I’m a citizen of the United States. I’m also a citizen of Pennsylvania, and a specific town in Pennsylvania, and formerly a citizen of Connecticut, and a specific town in Connecticut. As a resident of the United States, as a resident of Pennsylvania, and so on and so forth, there are(/were) certain behavioral and civic expectations of me. When those expectations aren’t met, there are negative consequences. Likewise, Professor Fea teaches at a college. His college has certain conduct policies in place the violation of which, while not “illegal” according to the “State,” nevertheless would land Fea in trouble, perhaps even termination. So too the Catholic Church. Now, Protestants don’t accept the analogy, but as an intellectual exercise I’m sure, if they’re being intellectually honest, would admit to the analogy’s aptness.

If we use the footnotes of Dignitatis as a frame of reference, the theology, in any “formal” sense, extends at least as far back as far as such individuals as Lactantius (died c. 320), Saint Ambrose of Milan (died 397), and his pupil Saint Augustine of Hippo (died 430), and includes Church councils like the Fourth Council of Toledo (633). Now I must stress, the footnotes are not a comprehensive list of the full spectrum of the theological development of religious liberty within Catholicism; as I indicated, it’s merely a “frame of reference.” For example, neither Saint Thomas Aquinas (died 1274) nor Saint Robert Bellarmine (died 1621) are cited.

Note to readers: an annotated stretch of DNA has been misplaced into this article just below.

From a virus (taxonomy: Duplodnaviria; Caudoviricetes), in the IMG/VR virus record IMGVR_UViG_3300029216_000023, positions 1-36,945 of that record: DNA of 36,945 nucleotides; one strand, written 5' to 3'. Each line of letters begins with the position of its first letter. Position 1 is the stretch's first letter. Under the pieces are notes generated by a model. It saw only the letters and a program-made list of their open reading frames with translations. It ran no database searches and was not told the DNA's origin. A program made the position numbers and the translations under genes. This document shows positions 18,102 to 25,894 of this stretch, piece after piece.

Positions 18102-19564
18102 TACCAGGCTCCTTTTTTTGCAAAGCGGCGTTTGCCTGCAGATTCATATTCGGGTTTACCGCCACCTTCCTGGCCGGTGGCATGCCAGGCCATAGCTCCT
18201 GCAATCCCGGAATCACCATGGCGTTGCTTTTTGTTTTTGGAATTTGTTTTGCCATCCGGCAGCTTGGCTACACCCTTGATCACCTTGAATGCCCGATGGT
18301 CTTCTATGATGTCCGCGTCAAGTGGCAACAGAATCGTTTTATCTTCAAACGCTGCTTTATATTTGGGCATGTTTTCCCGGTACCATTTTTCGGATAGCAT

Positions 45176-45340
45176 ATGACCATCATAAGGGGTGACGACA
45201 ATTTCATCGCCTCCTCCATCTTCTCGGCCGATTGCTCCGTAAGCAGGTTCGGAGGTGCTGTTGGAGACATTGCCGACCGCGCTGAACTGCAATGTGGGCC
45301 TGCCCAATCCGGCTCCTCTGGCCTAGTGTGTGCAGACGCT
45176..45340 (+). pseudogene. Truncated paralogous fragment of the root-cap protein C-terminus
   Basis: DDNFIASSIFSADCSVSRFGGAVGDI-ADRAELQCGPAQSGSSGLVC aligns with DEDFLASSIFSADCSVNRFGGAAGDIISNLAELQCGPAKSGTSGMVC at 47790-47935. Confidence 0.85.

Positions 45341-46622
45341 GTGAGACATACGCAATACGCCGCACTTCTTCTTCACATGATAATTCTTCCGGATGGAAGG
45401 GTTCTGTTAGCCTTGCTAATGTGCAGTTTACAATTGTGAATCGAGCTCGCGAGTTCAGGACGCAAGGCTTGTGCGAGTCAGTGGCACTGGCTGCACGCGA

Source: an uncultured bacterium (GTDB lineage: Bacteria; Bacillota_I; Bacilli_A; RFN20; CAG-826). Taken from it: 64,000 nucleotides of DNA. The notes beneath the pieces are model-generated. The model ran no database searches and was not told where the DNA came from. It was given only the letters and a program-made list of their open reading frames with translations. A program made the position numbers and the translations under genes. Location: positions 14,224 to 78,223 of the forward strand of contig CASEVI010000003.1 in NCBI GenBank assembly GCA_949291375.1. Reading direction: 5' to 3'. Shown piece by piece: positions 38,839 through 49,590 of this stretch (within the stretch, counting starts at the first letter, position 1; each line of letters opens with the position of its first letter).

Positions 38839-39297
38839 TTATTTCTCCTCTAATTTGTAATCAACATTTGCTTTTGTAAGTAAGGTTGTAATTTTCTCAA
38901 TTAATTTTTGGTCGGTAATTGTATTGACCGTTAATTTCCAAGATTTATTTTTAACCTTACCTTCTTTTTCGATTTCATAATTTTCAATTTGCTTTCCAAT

The written context within which all of this is stated, properly in Dignitatis, is, “It is one of the major tenets of Catholic doctrine that man’s response to God in faith must be free: no one therefore is to be forced to embrace the Christian faith against his own will.(8) This doctrine is contained in the word of God and it was constantly proclaimed by the Fathers of the Church.(7) The act of faith is of its very nature a free act.” In other words, the Church has always proclaimed it cannot force others to “embrace the Christian faith” essentially because of the Catholic acknowledgment of free will. That’s an incredibly crude oversimplification, but this is a mere blog post and not part of my graduate thesis/book project, so such oversimplification suffices.

In the time leading up to the creation of the United States, we see evidence of this affirmation coming from the Catholic Church concretely. Francisco Suarez’s Defensio Fidei Catholicae (1613) was commissioned by Pope Paul V and directed at James I of England. It maintained the State cannot coerce religion, insisting the State could only punish the citizenry with respect to religion “in so far as those crimes are contrary to political ends, public peace, and human justice; but coercion with respect to those deeds which are opposed to religion and to the salvation of the soul is essentially a function of spiritual power” – i.e., the Church. But again, the Church is only referring to its authority to “coerce” those who have been baptized (meaning, engaging heretics and apostates), as well as the right to “coerce” the unbaptized through evangelization.